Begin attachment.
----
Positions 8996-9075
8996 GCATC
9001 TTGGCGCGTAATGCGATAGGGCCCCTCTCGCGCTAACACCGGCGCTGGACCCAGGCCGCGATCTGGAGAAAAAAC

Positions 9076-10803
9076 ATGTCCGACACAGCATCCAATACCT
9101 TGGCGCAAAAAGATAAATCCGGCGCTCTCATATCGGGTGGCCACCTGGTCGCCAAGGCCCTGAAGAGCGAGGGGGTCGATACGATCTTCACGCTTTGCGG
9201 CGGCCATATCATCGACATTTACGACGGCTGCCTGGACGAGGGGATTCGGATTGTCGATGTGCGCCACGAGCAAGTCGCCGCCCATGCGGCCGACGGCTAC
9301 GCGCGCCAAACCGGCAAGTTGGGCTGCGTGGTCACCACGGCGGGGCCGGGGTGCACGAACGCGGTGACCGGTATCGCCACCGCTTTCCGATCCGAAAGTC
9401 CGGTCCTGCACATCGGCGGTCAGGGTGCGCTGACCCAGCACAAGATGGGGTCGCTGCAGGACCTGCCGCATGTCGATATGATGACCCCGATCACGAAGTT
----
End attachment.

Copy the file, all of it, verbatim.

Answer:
Positions 8996-9075
8996 GCATC
9001 TTGGCGCGTAATGCGATAGGGCCCCTCTCGCGCTAACACCGGCGCTGGACCCAGGCCGCGATCTGGAGAAAAAAC

Positions 9076-10803
9076 ATGTCCGACACAGCATCCAATACCT
9101 TGGCGCAAAAAGATAAATCCGGCGCTCTCATATCGGGTGGCCACCTGGTCGCCAAGGCCCTGAAGAGCGAGGGGGTCGATACGATCTTCACGCTTTGCGG
9201 CGGCCATATCATCGACATTTACGACGGCTGCCTGGACGAGGGGATTCGGATTGTCGATGTGCGCCACGAGCAAGTCGCCGCCCATGCGGCCGACGGCTAC
9301 GCGCGCCAAACCGGCAAGTTGGGCTGCGTGGTCACCACGGCGGGGCCGGGGTGCACGAACGCGGTGACCGGTATCGCCACCGCTTTCCGATCCGAAAGTC
9401 CGGTCCTGCACATCGGCGGTCAGGGTGCGCTGACCCAGCACAAGATGGGGTCGCTGCAGGACCTGCCGCATGTCGATATGATGACCCCGATCACGAAGTT